Pauncefith History, Family Crest & Coats of Arms
- Origins Available:
Pauncefith is a name whose history on English soil dates back to the wave of migration that followed the Norman Conquest of England of 1066. The Pauncefith family lived in Gloucestershire, where the family was found since the early Middle Ages.
Early Origins of the Pauncefith family
The surname Pauncefith was first found in Gloucestershire where they held a family seat as Lords of the Manor of Hasfield. At the time of the taking of the Domesday Book in the year 1086 A.D., a survey of England initiated by Duke William of Normandy after his conquest of England in 1066, the chief tenant of Hasfield was Westminster Abbey and holding the land from the Abbey was Thurstan FitzRolf. It is from this latter Norman noble that the Paunceforts are conjecturally descended. Pancevold was a tenant-in-chief at the survey, and Pancefolt was an under-tenant. They held this manor until 1598. The name is derived from the French Pancevolt. 
"The first of the name on record is Bernard Pancevolt, a Domesday tenant-in-chief in Hampshire. Geoffrey de Pauncevote was steward to the household of King John." Samual Pancevot was listed in Hampshire, Henry, Edward I. 
In 1165 Humphrey Paunevolt held fiefs in Gloucester from Newmarch . Humphrey Pancevolt witnessed the foundation of Shireburn Abbey, Hants. The name long continued in Gloucester and elsewhere. 
The Hundredorum Rolls of 1273 included Grimbald Pancefot, Hertfordshire; and Walter Pancevot, Somerset.  In Somerset, John Paucefot was registered there 1 Edward III (during the first year of King Edward III's reign.) 
Early History of the Pauncefith family
This web page shows only a small excerpt of our Pauncefith research. Another 125 words (9 lines of text) covering the years 1200, 1383 and 1437 are included under the topic Early Pauncefith History in all our PDF Extended History products and printed products wherever possible.
Pauncefith Spelling Variations
A multitude of spelling variations characterize Norman surnames. Many variations occurred because Old and Middle English lacked any definite spelling rules. The introduction of Norman French to England also had a pronounced effect, as did the court languages of Latin and French. Therefore, one person was often referred to by several different spellings in a single lifetime. The various spellings include Pauncefoot, Pauncefort, Pauncefoote, Pauncefote and others.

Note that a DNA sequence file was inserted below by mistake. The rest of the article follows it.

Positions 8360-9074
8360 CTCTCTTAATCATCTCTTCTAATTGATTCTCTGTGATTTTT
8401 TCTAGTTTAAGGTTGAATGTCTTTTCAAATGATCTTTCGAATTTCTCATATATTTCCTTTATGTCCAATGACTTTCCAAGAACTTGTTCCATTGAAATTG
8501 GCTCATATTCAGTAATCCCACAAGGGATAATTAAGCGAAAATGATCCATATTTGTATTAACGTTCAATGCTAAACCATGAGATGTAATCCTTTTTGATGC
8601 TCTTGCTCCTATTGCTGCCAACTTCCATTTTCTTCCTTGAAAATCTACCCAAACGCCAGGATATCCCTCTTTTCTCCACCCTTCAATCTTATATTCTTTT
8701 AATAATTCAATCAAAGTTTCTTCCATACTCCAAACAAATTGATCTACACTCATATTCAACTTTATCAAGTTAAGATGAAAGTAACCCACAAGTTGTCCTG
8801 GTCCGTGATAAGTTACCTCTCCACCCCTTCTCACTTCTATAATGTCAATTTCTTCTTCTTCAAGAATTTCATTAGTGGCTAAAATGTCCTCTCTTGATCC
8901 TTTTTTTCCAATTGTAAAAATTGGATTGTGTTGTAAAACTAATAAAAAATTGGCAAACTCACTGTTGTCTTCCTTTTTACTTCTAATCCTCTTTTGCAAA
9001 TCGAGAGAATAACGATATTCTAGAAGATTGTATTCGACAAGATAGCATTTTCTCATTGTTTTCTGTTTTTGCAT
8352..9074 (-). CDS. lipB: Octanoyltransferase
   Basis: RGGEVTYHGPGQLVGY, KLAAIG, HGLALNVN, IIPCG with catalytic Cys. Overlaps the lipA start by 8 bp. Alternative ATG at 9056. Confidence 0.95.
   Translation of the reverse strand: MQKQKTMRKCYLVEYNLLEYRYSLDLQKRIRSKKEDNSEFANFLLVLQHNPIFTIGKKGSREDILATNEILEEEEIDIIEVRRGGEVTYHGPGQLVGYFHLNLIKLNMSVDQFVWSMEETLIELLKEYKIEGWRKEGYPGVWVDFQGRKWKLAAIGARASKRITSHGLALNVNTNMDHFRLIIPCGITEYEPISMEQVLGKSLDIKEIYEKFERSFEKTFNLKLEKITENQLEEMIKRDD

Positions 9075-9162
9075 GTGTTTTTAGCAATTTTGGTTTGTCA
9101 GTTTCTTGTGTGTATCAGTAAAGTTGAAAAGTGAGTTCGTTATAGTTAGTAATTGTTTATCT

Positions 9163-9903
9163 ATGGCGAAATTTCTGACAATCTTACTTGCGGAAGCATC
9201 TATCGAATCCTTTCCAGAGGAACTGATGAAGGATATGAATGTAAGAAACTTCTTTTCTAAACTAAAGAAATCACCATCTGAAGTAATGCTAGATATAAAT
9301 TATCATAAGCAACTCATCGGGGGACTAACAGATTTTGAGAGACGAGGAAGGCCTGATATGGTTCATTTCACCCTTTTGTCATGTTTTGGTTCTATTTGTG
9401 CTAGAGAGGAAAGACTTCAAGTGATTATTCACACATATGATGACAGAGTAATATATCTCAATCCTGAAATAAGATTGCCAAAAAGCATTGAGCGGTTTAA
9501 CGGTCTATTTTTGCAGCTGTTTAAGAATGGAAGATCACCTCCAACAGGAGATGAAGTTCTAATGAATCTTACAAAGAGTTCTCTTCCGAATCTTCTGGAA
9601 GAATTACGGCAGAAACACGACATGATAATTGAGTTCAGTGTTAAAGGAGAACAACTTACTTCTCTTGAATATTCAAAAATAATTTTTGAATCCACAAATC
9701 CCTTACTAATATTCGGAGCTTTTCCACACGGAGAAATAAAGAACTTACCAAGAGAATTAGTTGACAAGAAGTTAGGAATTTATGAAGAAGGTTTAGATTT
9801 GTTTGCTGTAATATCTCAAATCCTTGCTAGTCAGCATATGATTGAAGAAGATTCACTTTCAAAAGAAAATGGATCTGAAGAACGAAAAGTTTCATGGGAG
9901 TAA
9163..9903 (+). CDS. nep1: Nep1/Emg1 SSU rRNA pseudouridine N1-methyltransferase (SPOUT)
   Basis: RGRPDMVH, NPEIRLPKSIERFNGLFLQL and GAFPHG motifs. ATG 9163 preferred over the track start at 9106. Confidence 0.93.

Early Notables of the Pauncefith family (pre 1700)
Another 30 words (2 lines of text) are included under the topic Early Pauncefith Notables in all our PDF Extended History products and printed products wherever possible.
Migration of the Pauncefith family
Many English families left England, to avoid the chaos of their homeland and migrated to the many British colonies abroad. Although the conditions on the ships were extremely cramped, and some travelers arrived diseased, starving, and destitute, once in the colonies, many of the families prospered and made valuable contributions to the cultures of what would become the United States and Canada. Research into the origins of individual families in North America has revealed records of the immigration of a number of people bearing the name Pauncefith or a variant listed above: John Pauncefoot who landed in North America in 1750.
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The Pauncefith Motto +
The motto was originally a war cry or slogan. Mottoes first began to be shown with arms in the 14th and 15th centuries, but were not in general use until the 17th century. Thus the oldest coats of arms generally do not include a motto. Mottoes seldom form part of the grant of arms: Under most heraldic authorities, a motto is an optional component of the coat of arms, and can be added to or changed at will; many families have chosen not to display a motto.
Motto: Pensez forte
Motto Translation: Think firmly.
- ^ The Norman People and Their Existing Descendants in the British Dominions and the United States Of America. Baltimore: Genealogical Publishing, 1975. Print. (ISBN 0-8063-0636-X)
- ^ Lower, Mark Anthony, Patronymica Britannica, A Dictionary of Family Names of the United Kingdom. London: John Russel Smith, 1860. Print.
- ^ Testa de Nevill or "Liber Feodorum" or "Book of Fees," thought to have been written by Ralph de Nevill, for King John (1199–1216)
- ^ Liber Niger Scutarii ("Black Book of the Exchequer"), containing reports by county on feudal holdings in England in 1166 (reign of Henry II)
- ^ Bardsley, C.W, A Dictionary of English and Welsh Surnames: With Special American Instances. Wiltshire: Heraldry Today, 1901. Print. (ISBN 0-900455-44-6)
- ^ Dickinson, F.H., Kirby's Quest for Somerset of 16th of Edward the 3rd London: Harrison and Sons, Printers in Ordinary to Her Majesty, St, Martin's Lane, 1889. Print.